Originally, the delegate system otherwise known as the primary election (or simply, party primary) is traceable to the work of two English political philosophers, John Locke and John Stuart Mill. While the work of Locke laid the foundation, that of John Stuart Mill put finishing touches to it. How?
Writing on the social contract that births the state, Locke tried to explain that while every member of the society participated in the FIRST CONTRACT that created the STATE, only a few property owners and knowledgeable individuals participated in the SECOND CONTRACT that established GOVERNMENT. Therefore, Government becomes elitist construction while the State is designed by all members of the pre-state society (comprising of both the elites and non-elites). Impliedly, while the ordinary people have joint ownership of the state with the elites, the elites on the other hand are the strict owners of government.
Now, John Stuart Mill (popularly known as JS Mill), an English philosopher like Locke, political economist and member of the British Parliament who was one of the most influential thinkers that contributed widely to classical liberalism, insisted that avoiding the pitfalls of majoritarian democracy where the people (i.e. the majority) who do not know their left hand from their right hand will risk electing leaders on sentiments that could put society in jeopardy, few intelligentsia (the minority) with sophisticated mind should serve as DELEGATES to weed out bad men (and women) seeking for public offices. This way, Mill believed that the few intellectuals who are the moral compass of the society would prevent the ruination of the collective good from the manipulation of the feeble-minded majority by unguarded power-seekers and mongers to elect bad people into power.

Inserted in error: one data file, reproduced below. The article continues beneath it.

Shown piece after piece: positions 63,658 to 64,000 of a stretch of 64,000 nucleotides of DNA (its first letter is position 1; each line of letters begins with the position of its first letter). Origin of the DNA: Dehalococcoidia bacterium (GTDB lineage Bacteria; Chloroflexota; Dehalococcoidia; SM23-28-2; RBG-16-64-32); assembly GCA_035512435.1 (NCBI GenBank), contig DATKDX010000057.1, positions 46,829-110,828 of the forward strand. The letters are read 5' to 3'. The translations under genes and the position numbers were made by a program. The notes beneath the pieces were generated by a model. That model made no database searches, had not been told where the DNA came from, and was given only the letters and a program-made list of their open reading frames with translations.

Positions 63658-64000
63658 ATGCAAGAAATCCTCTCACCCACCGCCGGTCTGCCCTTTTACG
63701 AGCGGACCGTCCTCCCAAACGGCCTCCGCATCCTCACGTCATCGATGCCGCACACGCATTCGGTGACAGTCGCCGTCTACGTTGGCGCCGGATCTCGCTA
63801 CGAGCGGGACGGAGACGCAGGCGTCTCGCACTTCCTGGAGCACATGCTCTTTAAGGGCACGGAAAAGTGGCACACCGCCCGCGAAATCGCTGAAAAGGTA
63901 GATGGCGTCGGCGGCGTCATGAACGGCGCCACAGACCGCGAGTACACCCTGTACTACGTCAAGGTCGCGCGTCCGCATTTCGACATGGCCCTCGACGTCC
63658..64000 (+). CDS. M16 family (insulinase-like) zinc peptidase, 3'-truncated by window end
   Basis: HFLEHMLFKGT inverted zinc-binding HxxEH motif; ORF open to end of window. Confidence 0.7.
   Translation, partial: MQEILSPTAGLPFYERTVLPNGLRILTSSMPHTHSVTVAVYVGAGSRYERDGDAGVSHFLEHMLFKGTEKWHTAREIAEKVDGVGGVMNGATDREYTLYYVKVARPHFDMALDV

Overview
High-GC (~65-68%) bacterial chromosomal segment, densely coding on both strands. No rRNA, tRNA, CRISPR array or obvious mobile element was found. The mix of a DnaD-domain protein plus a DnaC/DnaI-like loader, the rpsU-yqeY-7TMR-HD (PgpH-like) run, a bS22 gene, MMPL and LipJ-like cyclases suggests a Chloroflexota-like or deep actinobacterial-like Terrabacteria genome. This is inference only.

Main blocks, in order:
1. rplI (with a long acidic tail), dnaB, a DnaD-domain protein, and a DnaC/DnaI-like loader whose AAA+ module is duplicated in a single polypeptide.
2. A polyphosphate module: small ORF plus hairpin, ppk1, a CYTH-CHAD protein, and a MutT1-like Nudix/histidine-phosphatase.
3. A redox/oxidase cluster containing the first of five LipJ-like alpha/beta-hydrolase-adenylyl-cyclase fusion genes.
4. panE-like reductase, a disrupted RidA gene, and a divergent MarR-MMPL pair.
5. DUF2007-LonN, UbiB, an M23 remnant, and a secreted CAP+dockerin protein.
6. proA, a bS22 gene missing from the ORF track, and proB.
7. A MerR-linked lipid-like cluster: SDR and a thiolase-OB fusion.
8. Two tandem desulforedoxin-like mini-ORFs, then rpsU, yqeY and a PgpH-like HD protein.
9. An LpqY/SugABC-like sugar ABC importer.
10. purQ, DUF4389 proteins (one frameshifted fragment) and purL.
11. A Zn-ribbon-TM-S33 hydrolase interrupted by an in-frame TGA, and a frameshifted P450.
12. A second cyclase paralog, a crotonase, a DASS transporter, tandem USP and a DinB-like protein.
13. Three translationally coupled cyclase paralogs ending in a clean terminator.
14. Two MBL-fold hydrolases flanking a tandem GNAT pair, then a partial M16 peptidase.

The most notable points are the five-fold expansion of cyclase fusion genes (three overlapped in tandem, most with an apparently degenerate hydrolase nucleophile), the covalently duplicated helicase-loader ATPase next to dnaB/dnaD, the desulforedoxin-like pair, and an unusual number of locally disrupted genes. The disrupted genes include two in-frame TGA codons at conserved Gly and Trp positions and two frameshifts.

Therefore, the task of choosing from among the litany of pretenders to public offices should or ought to be done by delegates who are expected to be patriots, men and women of proven and impeccable characters and who will rise above personal pettiness and shenanigans of ruthless public office seekers. Americans successfully weaved both Locke and Mill’s theses into the processes of electing their presidents via the delegate and electoral college systems.
Alas, in Nigeria as it is elsewhere in Africa, elites have hijacked this noble and well-intended process of leadership recruitment to suit their class interest at the detriment of the greater good of the society. They do this by hand-picking people who are anything but the exact opposite of who Mill suggested should be delegates. Instead of electing people of proven integrity who should be above the influence of the ‘god of mammon’ called money and the influence of politicians for self-aggrandizement, the delegate system in Nigeria in particular is made to suit only the lackeys of the political class who could easily be manipulated by wads of Dollars ($). It was not meant to be so at the beginning of time when the idea was first conceived.
Interestingly, the very majority of ordinary citizens/people that Mill was afraid of endangering the sanctity of democracy and good governance have become the defender of democratic ethos while the supposed defenders, the delegates, are now the habitual dangers to it. Indeed, what a role-swap this is!
Thinking randomly though.
Source: Usman Solomon Ayegba, OAU Political Science Lecturer